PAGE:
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Need ideas for sample demo for portfolio..

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Basically I recently graduated from the Uni of Man in the UK and i'm in the process of applying for a graduate entry-level position in the industry.. I spent the first 4 months after graduation (june) working on a directX 9.0 based game; a 3D board game (http://www.gamedev.net/community/forums/topic.asp?topic_id=414440) with full sound & support for upto 2 players (with an AI for the singple player game). I've had some interviews (with excellent feedback) so far but i'm still waiting for agencies to get back to me (does anyone else have such crap luck with agencies for entry-level jobs?) and the interviews that i've had so far were from companies i'd applied to directly. I'm currently looking to get into primarily gameplay programming but saying that, I don't wanna limit my options since I know how hard it can be to get your foot in the door in this industry.. So I would like to get some helpful advice on what I can do for my next sample demo which would enhance my portfolio further and show that i'm 450% dedicated to making it in the games industry..? Hopefully some developers could give me some ideas on the kind of things they'd look for in an applicant in my position..? Thanks for your help!!

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Quote:
Original post by ArchangelMorph
.....but i'm still waiting for agencies to get back to me (does anyone else have such crap luck with agencies for entry-level jobs?)
You should never use agencies for entry level posts. There are always a glut of applicants for entry level positions and it makes no sense for an employer to pay an extra 15% to an agency to take you, when there are so many other applicants for whom they won't need to pay an agency.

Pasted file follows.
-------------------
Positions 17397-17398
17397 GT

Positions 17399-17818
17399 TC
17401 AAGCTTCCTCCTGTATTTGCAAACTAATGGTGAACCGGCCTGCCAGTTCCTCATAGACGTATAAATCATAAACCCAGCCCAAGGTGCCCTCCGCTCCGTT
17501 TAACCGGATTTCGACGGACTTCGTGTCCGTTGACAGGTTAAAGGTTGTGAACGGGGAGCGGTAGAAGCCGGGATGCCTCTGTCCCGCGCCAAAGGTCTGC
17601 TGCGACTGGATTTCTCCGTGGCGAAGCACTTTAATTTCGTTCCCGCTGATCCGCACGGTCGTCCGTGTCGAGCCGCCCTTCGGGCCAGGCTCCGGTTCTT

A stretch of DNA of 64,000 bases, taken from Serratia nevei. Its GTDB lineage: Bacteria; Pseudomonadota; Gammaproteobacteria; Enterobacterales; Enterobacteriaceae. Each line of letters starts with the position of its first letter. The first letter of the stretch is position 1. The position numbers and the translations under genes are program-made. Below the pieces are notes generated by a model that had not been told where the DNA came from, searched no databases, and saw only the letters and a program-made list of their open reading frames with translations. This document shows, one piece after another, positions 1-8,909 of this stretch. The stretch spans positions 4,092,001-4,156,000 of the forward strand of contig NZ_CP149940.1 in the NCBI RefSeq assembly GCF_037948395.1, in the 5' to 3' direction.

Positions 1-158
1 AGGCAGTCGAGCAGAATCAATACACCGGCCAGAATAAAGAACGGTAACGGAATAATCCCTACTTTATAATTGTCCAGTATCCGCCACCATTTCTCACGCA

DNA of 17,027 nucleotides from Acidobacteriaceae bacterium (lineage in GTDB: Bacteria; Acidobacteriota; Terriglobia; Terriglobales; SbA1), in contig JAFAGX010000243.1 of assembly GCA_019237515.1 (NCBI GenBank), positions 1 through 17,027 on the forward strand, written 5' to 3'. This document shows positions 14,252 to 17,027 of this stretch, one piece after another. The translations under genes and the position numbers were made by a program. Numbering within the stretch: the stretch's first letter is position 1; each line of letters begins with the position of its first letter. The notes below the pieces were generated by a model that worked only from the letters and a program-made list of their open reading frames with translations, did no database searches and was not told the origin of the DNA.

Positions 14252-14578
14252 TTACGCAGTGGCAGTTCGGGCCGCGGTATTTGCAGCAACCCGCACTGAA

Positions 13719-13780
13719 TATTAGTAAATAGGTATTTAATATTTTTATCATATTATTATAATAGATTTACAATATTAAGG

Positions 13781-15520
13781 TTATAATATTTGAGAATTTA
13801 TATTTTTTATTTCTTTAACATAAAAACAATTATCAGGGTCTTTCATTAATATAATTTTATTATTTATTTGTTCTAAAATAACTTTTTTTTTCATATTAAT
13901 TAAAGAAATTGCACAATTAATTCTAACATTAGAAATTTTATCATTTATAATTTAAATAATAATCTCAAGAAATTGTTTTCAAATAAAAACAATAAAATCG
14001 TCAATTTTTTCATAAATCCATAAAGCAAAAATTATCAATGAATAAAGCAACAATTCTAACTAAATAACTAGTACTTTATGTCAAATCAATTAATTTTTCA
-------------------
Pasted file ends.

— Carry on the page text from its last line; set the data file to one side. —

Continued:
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I agree with Obscure, agencies while they seem good are often a waste of time. Some of the worst ones advertise saying things like "over 10,000 qualified professionals to choose from", which leave you wondering why all those professionals don't have a job yet. I would say start direct applying to palces where you would like to work.

As for your portfolio, start diversifying. Take the game you have already made and use it as a framework to make other games, and try go for different styles of game. If you want to be a gameplay programmer then you will have to show you are able to tackle all sorts of different styles of gameplay. Of course your focus here would be on the different styles of game you could produce, so keep your focus away from graphics and content, but still leave enough to be worthwhile.

A good idea is to check out other independent projects and see what they are doing, especially those that end up getting hired. Research is the key.

Anyways, I hope this helps, and good luck. :)

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Guest Anonymous Poster
How is your CV? Most places won't look at your demos if your CV isn't what they are looking for.

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I'm in the UK, and I was offered a graduate entry-level games programming job which I found through an agency, and generally they seemed a good way to find games companies which were looking to employ people. Unfortunately I can't remember the name of the agency now so that's not much help, but just to say that I disagree that they're necessarily pointless. At the least, I don't think there's any harm in putting a CV on an agency as well as looking for and applying to places directly.

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